Tuesday, October 4, 2016

Archaeological Dig - The Dig & Identification of Artifacts

This is the second post in what will be a series of posts on a project/activity/experience I have been working to create for my 8th grade American History Students.

I have been working on a way to introduce archaeology to my students and give them some hands-on experience digging up artifacts.  I have been working this last year to gain the funds necessary to even attempt the idea I have in my head.  After receiving some grant money through the Kansas Council for Social Studies Mini-Grant and Walmart Community Grant I was able to start doing some serious planning to get this underway.  The project title is Digging Up America and I have decided to break it into three different sections.  Breaking the project into three different parts allowed for short-term goals for a long-term project, and made it simpler for the kids to grasp.
  1. The Set-Up
  2. The Dig & Identification of Artifacts
  3. The Presentation of Artifacts - Coming Soon!
The actual archaeological dig portion of the project is where I spent the vast majority of my time, energy, and grant money.  The idea is a merge between something other awesome teachers have done. My high school American History teacher, Mr. Kulhman, started out our Junior year with a "dig."  It included shoe-boxes filled with sand/dirt and artifacts.  We uncovered them and discovered the first topic our group would be responsible for learning about.  

The second amazing teacher is Keil Hileman.  His classroom is a literal museum.  He took a personal interest in collecting historical artifacts and used those to "hook" students into the content.  It literally exploded into a classroom filled with cool stuff.  He has spent years collecting and adding to his stash of artifact goodies.  He even has some elective courses that are specific to archaeology and the study of artifacts.  So cool!

Digging Up America came to me as a way to use artifacts and archaeology to "hook" my students into the events and topics we will study throughout the year.  I have eight large storage tubs that I filled with a mixture of play sand and that "moon sand" stuff.

Each tub has artifacts buried that are related in some way to a major event in early American History. This year I decided on these topics:


  • Plains Indians around the time of the enounter with Spanish Explorer Francisco de Coronado.
  • Lewis and Clark Expedition 
  • Working on the Transcontinental Railroad - blasting through the Sierra Nevada Mts.
  • California Gold Rush
  • Indian Removal Act/Trail of Tears
  • Homestead Act - Pioneers living in Western KS
  • Civil War - Confederate 
  • Civil War - Union
After receiving the Kansas Council for Social Studies Mini-Grant of $500 I went to work searching for artifacts that would fit each category.  I decided to shoot for at least six actual artifacts and one "broken relic."  The broken relic was to sort of represent finding broken pottery that would need to be put back together.  I found a primary source picture or advertisement, had it laminated, and then cut it into many different puzzle pieces.




As you will see as you scroll through the pictures, some artifacts are truly realistic, actual primary sources, some are replicas, and some are almost laughable.  With all the supplies I needed to purchase plus artifacts and having the $500, I needed to be somewhat cautious with how much I spent on each item.  However, that changes a little now.  I found out at the end of August that I also received $1,500 from a Walmart Community Grant.  This is huge!  This allows me to spend a little more on some higher-quality tubs that can hold more sand and more artifacts, purchase small digital cameras for students to use to "document" their findings, and have some money to incorporate more realistic and authentic artifacts.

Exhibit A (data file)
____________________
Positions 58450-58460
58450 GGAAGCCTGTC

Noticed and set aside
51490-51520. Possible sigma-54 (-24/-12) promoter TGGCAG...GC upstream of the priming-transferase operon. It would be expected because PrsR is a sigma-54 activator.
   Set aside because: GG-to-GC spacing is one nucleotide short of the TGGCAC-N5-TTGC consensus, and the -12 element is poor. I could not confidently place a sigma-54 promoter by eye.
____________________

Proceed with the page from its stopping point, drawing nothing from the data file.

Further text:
Students were divided into teams of two or three. On the day of the dig, they reported to class to find a folder with their "dig site" information.  Inside, they found instructions, an estimated location and a range of time that it was believed their artifacts have been buried.  These would act as clues to discovering their overall theme later.


We lucked out with no rain, which was a concern since this has been one of the wettest summers in Kansas.  They headed outside to find their dig site that was labeled to correspond with their information.  

Teams were to uncover all artifacts, attempting to follow the procedure for excavating a dig they learned in the previous introduction to archaeology.  They were also told to document the dig by taking photos of artifacts as they were discovered in the sand.  They were to attempt to remove as much of the sand and dirt with the tools before touching the item with their hands, and provided a sifter to go through and make sure they found everything within their dig site.




I am lucky enough to have a husband who has a hobby and knack for photography.  He was able to use one of his four volunteer days off from work in order to come and help take pictures while I was busy.  Between him and myself we ended up with many cool photos throughout the day.  All of these pictures were made available to the students through a shared folder.  They can later use these to create their final presentation as well as using the pictures they took with their iPads throughout the dig.

Now the real work begins... figuring out what it all means and what all the artifacts have in common!


Interested in the project documents including rubrics?  Have questions about KCSS or the Walmart Community Grant?  Want to talk about different options to modify this project without funds, let's talk about it! Contact me on Twitter @JillWebs or on Facebook - Jill Weber-cms and we can collaborate!

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